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      Diagnostic and prognostic value of human prion detection in cerebrospinal fluid : CSF RT-QuIC Test

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          Evidence for the conformation of the pathologic isoform of the prion protein enciphering and propagating prion diversity.

          The fundamental event in prion diseases seems to be a conformational change in cellular prion protein (PrPC) whereby it is converted into the pathologic isoform PrPSc. In fatal familial insomnia (FFI), the protease-resistant fragment of PrPSc after deglycosylation has a size of 19 kilodaltons, whereas that from other inherited and sporadic prion diseases is 21 kilodaltons. Extracts from the brains of FFI patients transmitted disease to transgenic mice expressing a chimeric human-mouse PrP gene about 200 days after inoculation and induced formation of the 19-kilodalton PrPSc fragment, whereas extracts from the brains of familial and sporadic Creutzfeldt-Jakob disease patients produced the 21-kilodalton PrPSc fragment in these mice. The results presented indicate that the conformation of PrPSc functions as a template in directing the formation of nascent PrPSc and suggest a mechanism to explain strains of prions where diversity is encrypted in the conformation of PrPSc.
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            Sporadic human prion diseases: molecular insights and diagnosis.

            Human prion diseases can be sporadic, inherited, or acquired by infection. Distinct clinical and pathological characteristics separate sporadic diseases into three phenotypes: Creutzfeldt-Jakob disease (CJD), fatal insomnia, and variably protease-sensitive prionopathy. CJD accounts for more than 90% of all cases of sporadic prion disease; it is commonly categorised into five subtypes that can be distinguished according to leading clinical signs, histological lesions, and molecular traits of the pathogenic prion protein. Three subtypes affect prominently cognitive functions whereas the other two impair cerebellar motor activities. An accurate and timely diagnosis depends on careful clinical examination and early performance and interpretation of diagnostic tests, including electroencephalography, quantitative assessment of the surrogate markers 14-3-3, tau, and of the prion protein in the CSF, and neuroimaging. The reliability of CSF tests is improved when these tests are interpreted alongside neuroimaging data. Copyright © 2012 Elsevier Ltd. All rights reserved.
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              Ultrasensitive detection of scrapie prion protein using seeded conversion of recombinant prion protein.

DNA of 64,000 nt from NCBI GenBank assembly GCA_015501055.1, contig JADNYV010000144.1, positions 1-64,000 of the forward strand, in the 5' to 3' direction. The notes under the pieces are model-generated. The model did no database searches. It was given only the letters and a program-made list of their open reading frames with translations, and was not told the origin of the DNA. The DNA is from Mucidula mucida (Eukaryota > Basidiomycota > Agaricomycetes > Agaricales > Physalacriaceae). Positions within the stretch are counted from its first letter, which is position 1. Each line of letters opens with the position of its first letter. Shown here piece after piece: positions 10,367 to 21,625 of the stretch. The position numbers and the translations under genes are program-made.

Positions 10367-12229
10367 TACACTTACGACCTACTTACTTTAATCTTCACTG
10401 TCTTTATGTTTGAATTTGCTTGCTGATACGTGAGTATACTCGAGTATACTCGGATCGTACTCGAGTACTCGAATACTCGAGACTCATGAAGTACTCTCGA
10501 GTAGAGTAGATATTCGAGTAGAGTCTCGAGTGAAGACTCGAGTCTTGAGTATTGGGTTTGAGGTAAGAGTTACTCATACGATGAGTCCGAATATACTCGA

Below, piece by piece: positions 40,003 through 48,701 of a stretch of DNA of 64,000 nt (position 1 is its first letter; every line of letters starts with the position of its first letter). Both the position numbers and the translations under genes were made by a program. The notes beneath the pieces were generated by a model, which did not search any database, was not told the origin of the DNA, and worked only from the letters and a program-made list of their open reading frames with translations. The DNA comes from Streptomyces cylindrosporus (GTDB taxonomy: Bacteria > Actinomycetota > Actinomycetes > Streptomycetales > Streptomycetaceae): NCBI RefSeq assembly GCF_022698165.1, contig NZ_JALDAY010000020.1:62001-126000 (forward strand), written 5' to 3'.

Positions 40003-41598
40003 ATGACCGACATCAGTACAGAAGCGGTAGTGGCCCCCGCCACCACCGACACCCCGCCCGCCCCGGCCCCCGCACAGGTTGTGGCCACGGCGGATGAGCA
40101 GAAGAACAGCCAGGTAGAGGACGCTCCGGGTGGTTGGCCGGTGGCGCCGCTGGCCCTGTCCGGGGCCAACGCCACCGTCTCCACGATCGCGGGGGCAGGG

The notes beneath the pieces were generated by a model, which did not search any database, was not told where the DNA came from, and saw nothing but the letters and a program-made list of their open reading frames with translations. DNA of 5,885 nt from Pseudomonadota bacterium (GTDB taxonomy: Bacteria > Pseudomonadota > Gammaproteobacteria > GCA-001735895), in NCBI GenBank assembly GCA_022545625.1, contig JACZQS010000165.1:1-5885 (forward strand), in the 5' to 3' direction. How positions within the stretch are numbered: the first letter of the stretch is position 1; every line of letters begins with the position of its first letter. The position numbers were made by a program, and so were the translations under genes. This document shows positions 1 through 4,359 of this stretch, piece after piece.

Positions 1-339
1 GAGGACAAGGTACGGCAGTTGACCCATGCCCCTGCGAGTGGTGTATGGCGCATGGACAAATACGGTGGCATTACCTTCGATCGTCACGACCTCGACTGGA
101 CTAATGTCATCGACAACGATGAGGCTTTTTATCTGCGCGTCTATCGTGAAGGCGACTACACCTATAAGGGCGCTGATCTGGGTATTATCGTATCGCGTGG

The scrapie prion protein isoform, PrPSc, is a prion-associated marker that seeds the conformational conversion and polymerization of normal protease-sensitive prion protein (PrP-sen). This seeding activity allows ultrasensitive detection of PrPSc using cyclical sonicated amplification (PMCA) reactions and brain homogenate as a source of PrP-sen. Here we describe a much faster seeded polymerization method (rPrP-PMCA) which detects >or=50 ag of hamster PrPSc (approximately 0.003 lethal dose) within 2-3 d. This technique uses recombinant hamster PrP-sen, which, unlike brain-derived PrP-sen, can be easily concentrated, mutated and synthetically tagged. We generated protease-resistant recombinant PrP fibrils that differed from spontaneously initiated fibrils in their proteolytic susceptibility and by their infrared spectra. This assay could discriminate between scrapie-infected and uninfected hamsters using 2-microl aliquots of cerebral spinal fluid. This method should facilitate the development of rapid, ultrasensitive prion assays and diagnostic tests, in addition to aiding fundamental studies of structure and mechanism of PrPSc formation.
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                Author and article information

                Journal
                Annals of Neurology
                Ann Neurol.
                Wiley-Blackwell
                03645134
                January 2017
                January 2017
                : 81
                : 1
                : 79-92
                Article
                10.1002/ana.24833
                5266667
                27893164
                2b4e500c-c39c-417c-9740-8a3be487dac9
                © 2017

                http://doi.wiley.com/10.1002/tdm_license_1

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